In a New York Post op-ed defending the abuse of minors who are forced into “ex-gay” therapy, Jeff Bennion, co-founder of NorthNorthstar Bennion NY Post Op Ed Defending Ex Gay Myth Is Grossly Misleading And Deceptive Star International, knowingly lied for the Lord. In his article he writes, “In no way did I ever feel from them or my therapists that I had to engage in SOCE (Sexual Orientation Change Efforts) because of feelings of shame, cultural, religious or family pressure.”

A revealing YouTube video, however, paints a different portrait. It shows a deeply conflicted Mormon man, who was emotionally crippled in his teenage years by religious shame and self-loathing. His feelings of guilt and self-hatred forced him into “ex-gay” therapy and turned his life into a sad endurance test of denial:

“I was really in denial. Whatever that was, I wasn’t gay, I didn’t have homosexual feelings.  Whatever it is, it’s not that…I had a lot of shame. And that is why I did not want to admit it. When the spirit really first told me that, I was like, ‘God give me anything else. Make me an alcoholic, give me cancer, give me any other trial but this one.’ So I had a lot of shame…”

After such a heartbreaking admission, does anyone truly believe that Bennion wasn’t humiliated and browbeaten into therapy as a youth by his culture and religious belief system?

What Bennion expressed is precisely the type of outside pressure experienced by stigmatized and traumatized LGBT youth who are coerced by parents and churches into reparative therapy. Had Bennion grown up in a healthy environment that told him that gay was okay, he would have embraced his feelings, instead of believing they were worse than a fatal disease. Here is the video where you can see the oozing and unresolved self-disgust.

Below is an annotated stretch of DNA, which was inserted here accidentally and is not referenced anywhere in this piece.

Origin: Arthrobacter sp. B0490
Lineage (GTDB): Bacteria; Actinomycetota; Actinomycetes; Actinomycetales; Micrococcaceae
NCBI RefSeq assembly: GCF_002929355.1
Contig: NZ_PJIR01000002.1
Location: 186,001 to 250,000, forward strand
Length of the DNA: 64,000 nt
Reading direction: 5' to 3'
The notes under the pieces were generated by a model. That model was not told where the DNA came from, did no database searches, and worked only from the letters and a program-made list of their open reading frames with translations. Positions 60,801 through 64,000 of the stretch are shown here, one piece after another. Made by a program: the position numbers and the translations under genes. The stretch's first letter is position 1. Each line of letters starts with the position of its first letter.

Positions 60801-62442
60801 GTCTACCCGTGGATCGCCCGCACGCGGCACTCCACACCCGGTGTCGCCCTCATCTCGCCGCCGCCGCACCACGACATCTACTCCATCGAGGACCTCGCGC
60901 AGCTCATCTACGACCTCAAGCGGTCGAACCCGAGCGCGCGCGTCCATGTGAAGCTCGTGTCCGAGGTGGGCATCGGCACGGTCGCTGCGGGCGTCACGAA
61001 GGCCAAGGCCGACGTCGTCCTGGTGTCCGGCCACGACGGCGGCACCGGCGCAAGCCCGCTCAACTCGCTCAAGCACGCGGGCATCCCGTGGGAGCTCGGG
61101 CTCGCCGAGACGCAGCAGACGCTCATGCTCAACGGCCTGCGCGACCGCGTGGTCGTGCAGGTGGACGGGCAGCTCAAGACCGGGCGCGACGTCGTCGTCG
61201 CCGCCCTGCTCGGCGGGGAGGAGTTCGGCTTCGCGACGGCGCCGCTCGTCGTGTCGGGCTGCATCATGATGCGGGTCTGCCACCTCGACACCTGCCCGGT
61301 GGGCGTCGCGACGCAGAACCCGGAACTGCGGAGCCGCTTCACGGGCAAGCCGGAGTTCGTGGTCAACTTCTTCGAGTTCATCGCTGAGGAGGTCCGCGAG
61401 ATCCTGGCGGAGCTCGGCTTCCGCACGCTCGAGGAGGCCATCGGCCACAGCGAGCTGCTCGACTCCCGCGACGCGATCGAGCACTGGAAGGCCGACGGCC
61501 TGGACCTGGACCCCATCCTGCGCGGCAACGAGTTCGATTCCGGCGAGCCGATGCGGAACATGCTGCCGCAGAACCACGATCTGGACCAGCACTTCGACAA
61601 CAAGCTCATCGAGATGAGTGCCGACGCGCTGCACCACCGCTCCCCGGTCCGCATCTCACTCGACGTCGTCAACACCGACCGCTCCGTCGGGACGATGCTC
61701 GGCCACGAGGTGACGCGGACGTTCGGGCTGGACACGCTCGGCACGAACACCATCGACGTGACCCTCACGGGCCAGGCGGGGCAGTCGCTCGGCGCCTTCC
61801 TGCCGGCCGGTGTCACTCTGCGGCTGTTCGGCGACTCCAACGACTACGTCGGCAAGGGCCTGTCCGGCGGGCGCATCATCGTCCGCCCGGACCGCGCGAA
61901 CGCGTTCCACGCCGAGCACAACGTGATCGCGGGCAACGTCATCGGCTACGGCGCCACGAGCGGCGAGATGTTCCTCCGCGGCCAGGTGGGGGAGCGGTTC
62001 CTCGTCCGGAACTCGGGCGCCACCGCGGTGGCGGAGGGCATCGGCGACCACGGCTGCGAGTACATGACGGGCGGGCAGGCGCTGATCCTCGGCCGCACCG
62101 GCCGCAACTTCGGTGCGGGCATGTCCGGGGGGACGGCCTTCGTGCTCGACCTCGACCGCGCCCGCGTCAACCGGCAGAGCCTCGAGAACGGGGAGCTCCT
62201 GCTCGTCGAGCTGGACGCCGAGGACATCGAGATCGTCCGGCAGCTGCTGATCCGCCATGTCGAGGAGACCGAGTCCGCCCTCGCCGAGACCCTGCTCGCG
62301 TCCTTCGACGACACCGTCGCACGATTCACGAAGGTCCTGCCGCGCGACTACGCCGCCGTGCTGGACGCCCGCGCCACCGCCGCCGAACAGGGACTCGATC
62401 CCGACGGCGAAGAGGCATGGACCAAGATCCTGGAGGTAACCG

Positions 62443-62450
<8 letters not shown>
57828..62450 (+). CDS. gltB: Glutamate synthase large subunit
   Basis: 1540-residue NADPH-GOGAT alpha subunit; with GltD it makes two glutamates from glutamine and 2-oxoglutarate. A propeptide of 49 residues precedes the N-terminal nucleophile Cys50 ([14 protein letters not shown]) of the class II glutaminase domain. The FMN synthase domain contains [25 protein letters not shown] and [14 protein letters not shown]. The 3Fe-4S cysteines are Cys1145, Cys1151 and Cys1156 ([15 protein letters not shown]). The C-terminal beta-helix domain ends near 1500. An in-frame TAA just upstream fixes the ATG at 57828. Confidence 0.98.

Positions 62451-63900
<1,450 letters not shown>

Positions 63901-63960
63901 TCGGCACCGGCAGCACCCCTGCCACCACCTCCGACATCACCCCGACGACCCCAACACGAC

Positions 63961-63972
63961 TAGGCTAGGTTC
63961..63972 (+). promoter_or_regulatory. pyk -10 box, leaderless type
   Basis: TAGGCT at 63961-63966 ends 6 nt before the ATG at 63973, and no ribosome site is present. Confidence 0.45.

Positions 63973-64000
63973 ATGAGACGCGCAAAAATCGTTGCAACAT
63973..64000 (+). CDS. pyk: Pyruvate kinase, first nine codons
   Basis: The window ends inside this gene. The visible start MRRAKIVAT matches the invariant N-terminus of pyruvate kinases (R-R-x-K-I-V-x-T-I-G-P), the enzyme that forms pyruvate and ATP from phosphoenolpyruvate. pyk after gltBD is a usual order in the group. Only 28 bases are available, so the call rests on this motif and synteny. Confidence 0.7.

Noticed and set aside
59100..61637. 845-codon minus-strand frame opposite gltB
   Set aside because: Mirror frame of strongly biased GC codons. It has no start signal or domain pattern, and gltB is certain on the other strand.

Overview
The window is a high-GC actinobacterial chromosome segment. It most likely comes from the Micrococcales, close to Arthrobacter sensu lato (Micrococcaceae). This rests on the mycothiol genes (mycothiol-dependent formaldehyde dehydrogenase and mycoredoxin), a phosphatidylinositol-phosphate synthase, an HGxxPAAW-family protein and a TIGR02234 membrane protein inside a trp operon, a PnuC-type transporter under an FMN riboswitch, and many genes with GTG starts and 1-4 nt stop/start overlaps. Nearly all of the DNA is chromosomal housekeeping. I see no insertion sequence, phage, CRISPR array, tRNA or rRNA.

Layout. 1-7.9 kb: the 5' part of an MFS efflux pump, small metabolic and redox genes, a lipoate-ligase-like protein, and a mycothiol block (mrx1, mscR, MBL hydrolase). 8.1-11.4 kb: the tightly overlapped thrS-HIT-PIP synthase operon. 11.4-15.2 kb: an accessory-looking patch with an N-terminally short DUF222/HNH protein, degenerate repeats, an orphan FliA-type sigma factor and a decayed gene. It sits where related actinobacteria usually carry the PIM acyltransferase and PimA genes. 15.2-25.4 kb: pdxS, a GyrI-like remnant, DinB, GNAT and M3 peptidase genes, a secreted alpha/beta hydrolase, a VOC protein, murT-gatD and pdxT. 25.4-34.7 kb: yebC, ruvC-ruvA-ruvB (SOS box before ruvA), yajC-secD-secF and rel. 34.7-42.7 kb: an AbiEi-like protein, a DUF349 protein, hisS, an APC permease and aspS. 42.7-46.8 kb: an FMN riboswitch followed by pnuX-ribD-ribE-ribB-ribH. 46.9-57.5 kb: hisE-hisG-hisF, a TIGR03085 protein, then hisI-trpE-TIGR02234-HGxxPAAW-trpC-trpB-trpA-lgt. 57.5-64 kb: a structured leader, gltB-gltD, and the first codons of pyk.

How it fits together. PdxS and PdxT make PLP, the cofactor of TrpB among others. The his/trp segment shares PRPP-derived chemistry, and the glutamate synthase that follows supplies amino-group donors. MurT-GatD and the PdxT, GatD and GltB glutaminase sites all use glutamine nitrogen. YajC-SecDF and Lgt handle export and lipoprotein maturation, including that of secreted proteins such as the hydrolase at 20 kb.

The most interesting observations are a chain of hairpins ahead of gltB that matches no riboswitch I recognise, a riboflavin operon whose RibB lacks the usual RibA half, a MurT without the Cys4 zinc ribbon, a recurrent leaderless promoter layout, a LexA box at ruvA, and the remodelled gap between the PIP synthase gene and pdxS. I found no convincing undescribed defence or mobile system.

Here is another revealing quote from Bennion’s New York Post op-ed:

“You may be surprised that people like me even exist; we have little reason to make an issue of our sexuality, so you seldom find us waving placards in parades or rallies, but there are a lot of us.”

It is my contention that there is no such thing as an “ex-gay.” Earlier this month, Voice of the Voiceless founder, Christopher Doyle, ex gay pride NY Post Op Ed Defending Ex Gay Myth Is Grossly Misleading And Deceptiveannounced that July was “Ex-Gay Pride Month.” When he couldn’t find any real “ex-gays” to participate, he decided to blame his failure on unnamed gay terrorists who allegedly intimidated his group into cancelling the big show. The only public event now taking place, is the leader of Homosexuals Anonymous, Doug McIntyre (aka Grandpa), driving alone from Houston to Washington, DC, while preaching at truck stops.

Similarly, Bennion makes weak excuses for the invisibility of so-called ex-gays, when he claims, “you seldom find us waving placards in parades or rallies, but there are a lot of us.” It is instructive that in a nation of 300 million people, the only three who have spoken out for “Ex-Gay Pride Month” are Doyle, McIntyre, and Bennion — all of whom are paid to say they have changed their sexual orientation.

Let’s be clear.